Sisters First

Book review by
Regan McMahon, Common Sense Media
Sisters First Book Poster Image
Sweet, spunky celebration of sister love.

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A lot or a little?

The parents' guide to what's in this book.

Educational Value

Describes what's special about being sisters.

Positive Messages

It takes patience to wait for your baby sister to grow up enough to play with you. In good times and bad, "we are sisters first." "With you by my side, I'm braver than before. / You love me for me and hold my hand when unsure. / Monsters are still scary, and I still fall down, but your / sweet, loving presence turns my bad days around."

Positive Role Models & Representations

The main character/narrator is kind, loving, and respects and takes care of her little sister. The little one is a nice playmate. The other two pairs of sisters add diversity to the story: one pair has brown skin and hair; the other, the older sister is White and the younger one is Black.

Violence & Scariness

What parents need to know

Parents need to know that Sisters First is a picture book by twins Jenna Bush Hager, known as a Today show co-host, and Barbara Pierce Bush, co-founder of Global Heath Corps. They are the daughters of former U.S. president George W. Bush. This charmingly illustrated, rhyming picture book bears the same title as their bestselling 2017 memoir for adults, Sisters First, but that one has a subtitle: Stories from Our Wild and Wonderful Life. The main characters in this book aren't twins but rather an older and younger sister. It shows the older one's patience in watching her sister grow from baby to playmate and friend. Two other sister pairs appear, too. One pair has brown skin and hair, and in the other pair, the older sister is White and the younger one is Black.

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What's the story?

As SISTERS FIRST begins, the main character and narrator has no siblings, feels lonely, and wishes and prays for a sister: "Please make us kind, with enormous hearts, / clever too, and very smart. / With soft hands to hold and arms to hug, / and gentle eyes that show deep love." She gets her wish and the baby arrives. She's a little disappointed at first: "You cried and you ate, but not much more. / (My new baby sister was a bit of a snore.)" But she remembers her prayer and realizes: "If kindness was what I was asking of you, / I needed to be kind and patient, too." In time, they become playmates and rely on each other for comfort and imaginative free play. Two other pairs of sisters are shown doing things together, too, both real (making pickles dipped in sprinkles) and in fantasy (flying hot air balloons, tap dancing in the clouds, being cat pirates on the sea and mermaids riding alligators).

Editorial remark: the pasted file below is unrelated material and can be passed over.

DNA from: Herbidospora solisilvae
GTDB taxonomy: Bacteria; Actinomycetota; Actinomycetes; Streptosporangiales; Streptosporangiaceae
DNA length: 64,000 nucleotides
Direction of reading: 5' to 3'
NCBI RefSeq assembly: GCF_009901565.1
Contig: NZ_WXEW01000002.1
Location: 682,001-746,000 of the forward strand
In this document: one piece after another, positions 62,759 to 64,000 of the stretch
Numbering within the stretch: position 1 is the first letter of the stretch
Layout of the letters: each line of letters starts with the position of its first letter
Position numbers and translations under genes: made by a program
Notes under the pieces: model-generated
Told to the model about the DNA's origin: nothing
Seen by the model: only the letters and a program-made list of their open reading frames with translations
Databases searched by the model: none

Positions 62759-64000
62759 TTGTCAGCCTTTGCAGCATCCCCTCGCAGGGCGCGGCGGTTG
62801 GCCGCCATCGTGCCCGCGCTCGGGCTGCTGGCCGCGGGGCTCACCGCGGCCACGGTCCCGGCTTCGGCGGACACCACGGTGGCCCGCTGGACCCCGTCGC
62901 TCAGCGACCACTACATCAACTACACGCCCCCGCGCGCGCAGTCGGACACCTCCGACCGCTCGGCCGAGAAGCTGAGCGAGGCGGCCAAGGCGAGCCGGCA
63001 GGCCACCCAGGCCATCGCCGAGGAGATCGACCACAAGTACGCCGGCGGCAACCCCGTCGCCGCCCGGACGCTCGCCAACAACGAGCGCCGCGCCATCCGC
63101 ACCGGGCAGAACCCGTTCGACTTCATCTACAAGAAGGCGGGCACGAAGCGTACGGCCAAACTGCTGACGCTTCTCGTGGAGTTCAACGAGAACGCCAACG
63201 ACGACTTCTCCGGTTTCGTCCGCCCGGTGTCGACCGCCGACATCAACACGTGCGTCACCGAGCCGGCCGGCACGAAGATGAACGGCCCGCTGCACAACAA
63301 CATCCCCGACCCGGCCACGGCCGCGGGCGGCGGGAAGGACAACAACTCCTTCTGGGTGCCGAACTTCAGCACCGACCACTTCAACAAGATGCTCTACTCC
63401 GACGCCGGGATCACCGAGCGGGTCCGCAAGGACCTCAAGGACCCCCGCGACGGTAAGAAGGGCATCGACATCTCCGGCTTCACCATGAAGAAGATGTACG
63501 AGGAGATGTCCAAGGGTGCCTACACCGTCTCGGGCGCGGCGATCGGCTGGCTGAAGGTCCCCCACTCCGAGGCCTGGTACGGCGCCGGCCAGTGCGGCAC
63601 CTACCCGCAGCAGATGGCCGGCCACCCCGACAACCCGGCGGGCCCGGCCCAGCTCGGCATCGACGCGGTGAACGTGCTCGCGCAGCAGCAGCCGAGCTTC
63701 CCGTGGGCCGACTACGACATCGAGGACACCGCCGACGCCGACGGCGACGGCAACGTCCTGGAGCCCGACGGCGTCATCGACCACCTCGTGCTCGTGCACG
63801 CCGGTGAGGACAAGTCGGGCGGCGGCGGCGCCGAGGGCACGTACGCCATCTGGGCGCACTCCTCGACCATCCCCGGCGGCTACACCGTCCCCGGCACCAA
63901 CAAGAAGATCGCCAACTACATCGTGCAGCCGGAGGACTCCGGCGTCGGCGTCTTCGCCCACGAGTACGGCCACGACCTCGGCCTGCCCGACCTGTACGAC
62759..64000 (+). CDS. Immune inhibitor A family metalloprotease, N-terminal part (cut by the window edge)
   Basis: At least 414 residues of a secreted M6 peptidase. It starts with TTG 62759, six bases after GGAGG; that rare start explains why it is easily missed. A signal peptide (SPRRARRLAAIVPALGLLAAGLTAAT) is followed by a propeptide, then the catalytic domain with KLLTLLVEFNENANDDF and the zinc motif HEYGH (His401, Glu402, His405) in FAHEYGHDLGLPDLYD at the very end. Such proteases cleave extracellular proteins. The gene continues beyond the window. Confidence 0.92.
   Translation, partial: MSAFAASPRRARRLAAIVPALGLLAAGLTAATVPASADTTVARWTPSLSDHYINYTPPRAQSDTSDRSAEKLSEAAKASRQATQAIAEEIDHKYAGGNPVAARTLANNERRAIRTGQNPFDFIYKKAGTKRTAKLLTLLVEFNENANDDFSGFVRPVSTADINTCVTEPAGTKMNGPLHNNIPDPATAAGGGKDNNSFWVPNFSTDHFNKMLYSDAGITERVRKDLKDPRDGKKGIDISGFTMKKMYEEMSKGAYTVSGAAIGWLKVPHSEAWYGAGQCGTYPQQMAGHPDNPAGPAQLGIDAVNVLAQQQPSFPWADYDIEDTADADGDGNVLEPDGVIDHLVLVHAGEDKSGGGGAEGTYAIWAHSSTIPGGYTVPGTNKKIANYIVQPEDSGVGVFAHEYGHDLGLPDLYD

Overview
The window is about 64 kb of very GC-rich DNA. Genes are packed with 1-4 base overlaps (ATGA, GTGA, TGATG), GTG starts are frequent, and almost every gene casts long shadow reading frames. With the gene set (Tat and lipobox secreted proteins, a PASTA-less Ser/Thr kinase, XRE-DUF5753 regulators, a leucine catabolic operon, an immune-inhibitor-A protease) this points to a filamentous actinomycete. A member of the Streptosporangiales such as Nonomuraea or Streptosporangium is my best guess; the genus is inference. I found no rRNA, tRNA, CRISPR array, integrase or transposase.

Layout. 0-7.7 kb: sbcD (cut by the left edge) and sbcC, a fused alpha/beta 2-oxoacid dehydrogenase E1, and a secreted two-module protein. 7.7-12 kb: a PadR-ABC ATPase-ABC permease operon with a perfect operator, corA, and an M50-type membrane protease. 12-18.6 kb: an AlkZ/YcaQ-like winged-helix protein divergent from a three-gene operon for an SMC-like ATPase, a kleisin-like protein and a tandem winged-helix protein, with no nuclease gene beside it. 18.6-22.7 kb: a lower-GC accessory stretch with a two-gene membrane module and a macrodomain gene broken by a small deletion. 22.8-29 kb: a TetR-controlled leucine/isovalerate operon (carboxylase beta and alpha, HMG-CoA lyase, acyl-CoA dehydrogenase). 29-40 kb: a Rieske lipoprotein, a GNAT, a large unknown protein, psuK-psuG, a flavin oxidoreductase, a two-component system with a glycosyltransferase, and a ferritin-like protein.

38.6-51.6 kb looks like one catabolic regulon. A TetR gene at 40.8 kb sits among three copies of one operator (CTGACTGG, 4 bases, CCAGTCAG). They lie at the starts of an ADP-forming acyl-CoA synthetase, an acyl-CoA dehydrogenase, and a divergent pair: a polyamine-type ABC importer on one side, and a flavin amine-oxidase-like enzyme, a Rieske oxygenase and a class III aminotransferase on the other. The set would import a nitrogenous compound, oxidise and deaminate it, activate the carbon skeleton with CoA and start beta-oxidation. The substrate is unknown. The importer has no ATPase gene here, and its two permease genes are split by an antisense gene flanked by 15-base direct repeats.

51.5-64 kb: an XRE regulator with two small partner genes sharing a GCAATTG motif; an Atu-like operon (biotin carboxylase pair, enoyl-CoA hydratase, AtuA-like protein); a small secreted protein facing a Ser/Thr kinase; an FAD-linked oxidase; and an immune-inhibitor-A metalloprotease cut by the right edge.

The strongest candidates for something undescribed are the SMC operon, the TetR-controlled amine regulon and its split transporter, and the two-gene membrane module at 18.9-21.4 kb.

Is it any good?

With cute art and clever rhymes, this loving look at sisterhood is both spunky and sweet in describing what's meaningful about this special bond. "Sisters are partners (mainly in crime), / We play tricks on our parents / and sneak treats at bedtime." And having two other sister pairs in the mix adds fun and diversity.

Sisters First is lively, imaginative, and full of positive messages, including the final couplet of the main character's prayer: "And through many days, the best and the worst, / help us remember we are sisters first."

Talk to your kids about ...

  • Families can talk about the girls in Sisters First. What's it like to be an older sister? What's it like to be the younger one? 

  • Do you have a sister? What's she like? If you don't have a sister, do you wish you did, like the girl in the Sisters First does at the beginning? 

  • What does the big sister mean when she says "we are sisters first"? 

Book details

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For kids who love picture books and family stories

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